Downhill Climb

1973. Queens, New York. 

“I’m a grown-up and can take care of myself.” I can’t wait until my parents leave for me to

invite over my best friend Lea.

Mom sighs. Wearing a pair of baggy green shorts, she searches through a canvas tote bag stuffed with her bathing suit, Dad’s swim trunks, and tanning oil.

I dip my cinnamon raisin bagel into the tub of cream cheese and take a bite. Looking up, the yellow flowered and gold wallpaper glares at me, attempting to pull me out of this thick humid, August Saturday.  

As sweat creeps across my neck I coil my waist length hair into a knot. My cotton tee shirt and shorts stick to my clammy skin.

An open window above the sink does not provide any relief. The air is stagnant. It feels like 90 and it’s only 8 AM.

I hear the single unit air conditioners stuck in the master bedroom and living room clank and whir.

Mom reaches over to the window above the sink. She closes, locks it, and pulls the curtains together. 

“Do you really have to do that? I’m going to suffocate in here,” I say. “It feels like a tomb.” 

“Honey, I don’t want anyone to know you’re in here, alone.”

“You should at least keep the curtains open to give the house a ‘someone’s at home’ look.’” 

Dad makes an appearance.

My parents are going to Aunt Evelyn and Uncle Stanley’s house in Brooklyn to cool off in their pool. 

I’m 16 and do not want to be seen anywhere with them.

“Honey,” Mom says, “Come with us. We’ll have a wonderful time.” She bends down and lands a bone-crushing hug to my shoulders.

I try to squirm out of her grasp. “Mommm. Hanging out with adults for six hours is not my idea of fun. Don’t worry, I’ll be okay.” 

Usually she says “no” to everything I want and was surprised she gave in this time. 

“And don’t forget the emergency numbers listed on the wall next to the phone.”

I roll my eyes.

She nods to Dad. 

He leaves the room and goes downstairs to the garage. 

She plants a slobbering kiss on my forehead. “Don’t open the door to anyone, even if you know them. Keep the doors and windows locked and don’t go out. We’ll be home before dark. Call you when we get there. Love you. Be careful.”

My eyes stare at the phone mounted on the wall. 

Mom opens the door and then hesitates. “And don’t forget to put the chain on.” She grabs her handbag and leaves the house through the side door. 

The door slams shut.

I listen as the bolts in the double lock snap into place.

Quickly, I get up and pull the chain across the slot in the door before the ghouls come out and get me.

I hear the garage door grumble open. Bagel in hand I rush into the great room, peel back a corner of the cream-colored drapes and peek out.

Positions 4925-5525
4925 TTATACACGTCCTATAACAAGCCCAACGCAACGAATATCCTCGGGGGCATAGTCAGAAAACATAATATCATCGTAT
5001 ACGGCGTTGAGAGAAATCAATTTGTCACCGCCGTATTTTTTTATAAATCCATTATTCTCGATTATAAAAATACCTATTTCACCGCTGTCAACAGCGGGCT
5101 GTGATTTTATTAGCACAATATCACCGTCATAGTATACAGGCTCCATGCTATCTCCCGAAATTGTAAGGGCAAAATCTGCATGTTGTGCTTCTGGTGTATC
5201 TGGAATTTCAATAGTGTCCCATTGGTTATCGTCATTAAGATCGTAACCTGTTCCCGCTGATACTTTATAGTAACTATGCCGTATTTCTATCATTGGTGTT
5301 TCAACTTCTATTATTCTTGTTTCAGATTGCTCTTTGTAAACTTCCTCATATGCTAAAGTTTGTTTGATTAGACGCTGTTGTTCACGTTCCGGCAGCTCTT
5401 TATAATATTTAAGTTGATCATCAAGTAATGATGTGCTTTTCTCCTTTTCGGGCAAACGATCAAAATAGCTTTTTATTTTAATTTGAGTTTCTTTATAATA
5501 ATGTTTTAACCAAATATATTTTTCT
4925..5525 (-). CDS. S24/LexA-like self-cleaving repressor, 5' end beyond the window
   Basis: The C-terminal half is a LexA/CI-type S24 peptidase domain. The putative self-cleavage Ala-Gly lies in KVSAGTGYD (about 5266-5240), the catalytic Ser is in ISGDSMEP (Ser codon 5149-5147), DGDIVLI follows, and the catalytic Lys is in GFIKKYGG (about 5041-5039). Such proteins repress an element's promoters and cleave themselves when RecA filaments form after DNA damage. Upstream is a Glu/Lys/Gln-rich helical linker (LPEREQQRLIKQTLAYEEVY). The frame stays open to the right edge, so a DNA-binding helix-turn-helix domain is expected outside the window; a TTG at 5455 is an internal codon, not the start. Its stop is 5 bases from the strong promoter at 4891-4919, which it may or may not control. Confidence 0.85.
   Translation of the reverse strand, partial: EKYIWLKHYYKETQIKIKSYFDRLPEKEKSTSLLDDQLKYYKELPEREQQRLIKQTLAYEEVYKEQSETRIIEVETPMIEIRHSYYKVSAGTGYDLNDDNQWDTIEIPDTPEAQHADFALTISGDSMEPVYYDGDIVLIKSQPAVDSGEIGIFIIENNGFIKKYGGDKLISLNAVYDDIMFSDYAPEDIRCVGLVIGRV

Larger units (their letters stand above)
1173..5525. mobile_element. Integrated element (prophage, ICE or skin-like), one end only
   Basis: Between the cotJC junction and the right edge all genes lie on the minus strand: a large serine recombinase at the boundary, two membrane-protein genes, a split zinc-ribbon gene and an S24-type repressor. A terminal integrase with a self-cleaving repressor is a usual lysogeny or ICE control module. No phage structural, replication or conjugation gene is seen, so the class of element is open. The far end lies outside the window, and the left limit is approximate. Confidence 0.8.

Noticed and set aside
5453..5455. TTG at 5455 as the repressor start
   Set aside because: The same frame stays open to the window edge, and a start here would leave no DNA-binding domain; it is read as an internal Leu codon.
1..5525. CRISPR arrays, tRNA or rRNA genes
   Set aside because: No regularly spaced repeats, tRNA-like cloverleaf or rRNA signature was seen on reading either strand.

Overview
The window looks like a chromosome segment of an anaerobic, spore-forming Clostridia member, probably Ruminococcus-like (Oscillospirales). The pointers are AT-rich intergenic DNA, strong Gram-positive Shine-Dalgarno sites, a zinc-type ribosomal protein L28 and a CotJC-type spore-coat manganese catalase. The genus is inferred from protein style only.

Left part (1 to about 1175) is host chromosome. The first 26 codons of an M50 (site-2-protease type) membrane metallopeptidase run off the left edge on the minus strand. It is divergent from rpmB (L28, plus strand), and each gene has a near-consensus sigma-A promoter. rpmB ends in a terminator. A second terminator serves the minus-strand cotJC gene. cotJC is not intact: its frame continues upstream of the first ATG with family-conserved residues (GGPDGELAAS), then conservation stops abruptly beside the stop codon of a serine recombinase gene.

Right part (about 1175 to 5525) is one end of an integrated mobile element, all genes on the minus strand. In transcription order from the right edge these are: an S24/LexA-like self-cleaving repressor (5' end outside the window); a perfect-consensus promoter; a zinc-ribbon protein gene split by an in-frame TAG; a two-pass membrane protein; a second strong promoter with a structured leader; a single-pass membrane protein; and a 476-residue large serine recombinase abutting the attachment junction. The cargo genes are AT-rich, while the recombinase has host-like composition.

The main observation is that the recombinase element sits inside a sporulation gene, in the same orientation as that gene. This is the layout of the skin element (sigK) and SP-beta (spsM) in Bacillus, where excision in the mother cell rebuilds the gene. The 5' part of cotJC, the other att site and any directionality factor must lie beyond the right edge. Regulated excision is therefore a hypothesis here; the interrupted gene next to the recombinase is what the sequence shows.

My dad’s pea green Oldsmobile leaves the driveway and heads down our tree lined street towards Jamaica Avenue.

.

Without drinking any juice my breakfast tastes like plywood. 

The house creaks. 

Palms sweating, I can barely breathe. 

I watch the 12-year old Gilbert twins play catch across the street. My eyes scan for criminals lurking about.

Although there haven’t been any robberies in our ordinary neighborhood, Jamaica Estates, an upscale community, was hit hard. Burglar alarms, cameras, and Doberman Pinchers became part of the residents’ posh décor.

I go back to the kitchen, pick up the wall phone, and dial Lea’s number. 

One, two, three, four, five rings. No answer. Lea, where are you? 

I slam down the phone, toss the bagel into the trash, and pull a pint of marshmallow chocolate-chip ice cream from the freezer. 

Scrrrraach. Scrrrraach. 

Mice? We had some a few years ago.

The kitchen is dark, and I reach for the light switch.

“No lights,” Mom said. “You don’t want them to know you’re home.”

I yank my hand away as if burned by fire.

Shaking, I open a cabinet to grab a flashlight. Homeowners in New York are not usually armed with guns and rifles. Baseball bats, yes.

Tap. Tap. Tap.

Mice don’t tap.

Clinking noises come from the direction of the bolted door.

My eyes fixed on the door, I turn to the sink, and then at the window my mom locked this morning.

Crash! 

Pieces of broken glass wink like stars they fall into the sink. 

A hairy arm basking in the sun’s glow reaches inside.

I drop like a feather and let go of the flashlight. 

It rolls to the opposite side of the room and under the table. 

Folding up like a Chinese fan I wish to be gone. 

I force my limbs to move across the room to the phone. 

Nothing happens. 

Dehydrated and burning up, I can’t breathe.

 I should have gone with Mom and Dad. 

“Stop! I’m in here,” I shout, then run into my bedroom, adjacent to the kitchen. 

Inside, I grab a chair and cram it under the doorknob and call 911 from my pink Princess phone. 

“Don’t leave me,” I beg the operator after giving her my name and address. 

She stays on the line for what seems like forever until I hear sirens scream outside my window.

I don’t remember hearing the phone ring and the police officer telling my mom what happened.

An hour later my parents arrive.

Inside the house Mom grabs my arms and shakes my 90-pound frame. She screams at me as if I had lured the intruder to our home. 

                                                                          ***

The police never found the perp. 

Did I scare him away? 

When faced with the first dangerous situation in my young life I found the courage to speak up.                                                                       

1975. Queens, New York. 

A few years later the effects of the break in consumed me. The summer before my junior year in high school I had my first mental breakdown. 

A bite from a friend’s dog triggered my fear and obsession with dying of Rabies.

Seeing a canine anywhere, small and large, I fled.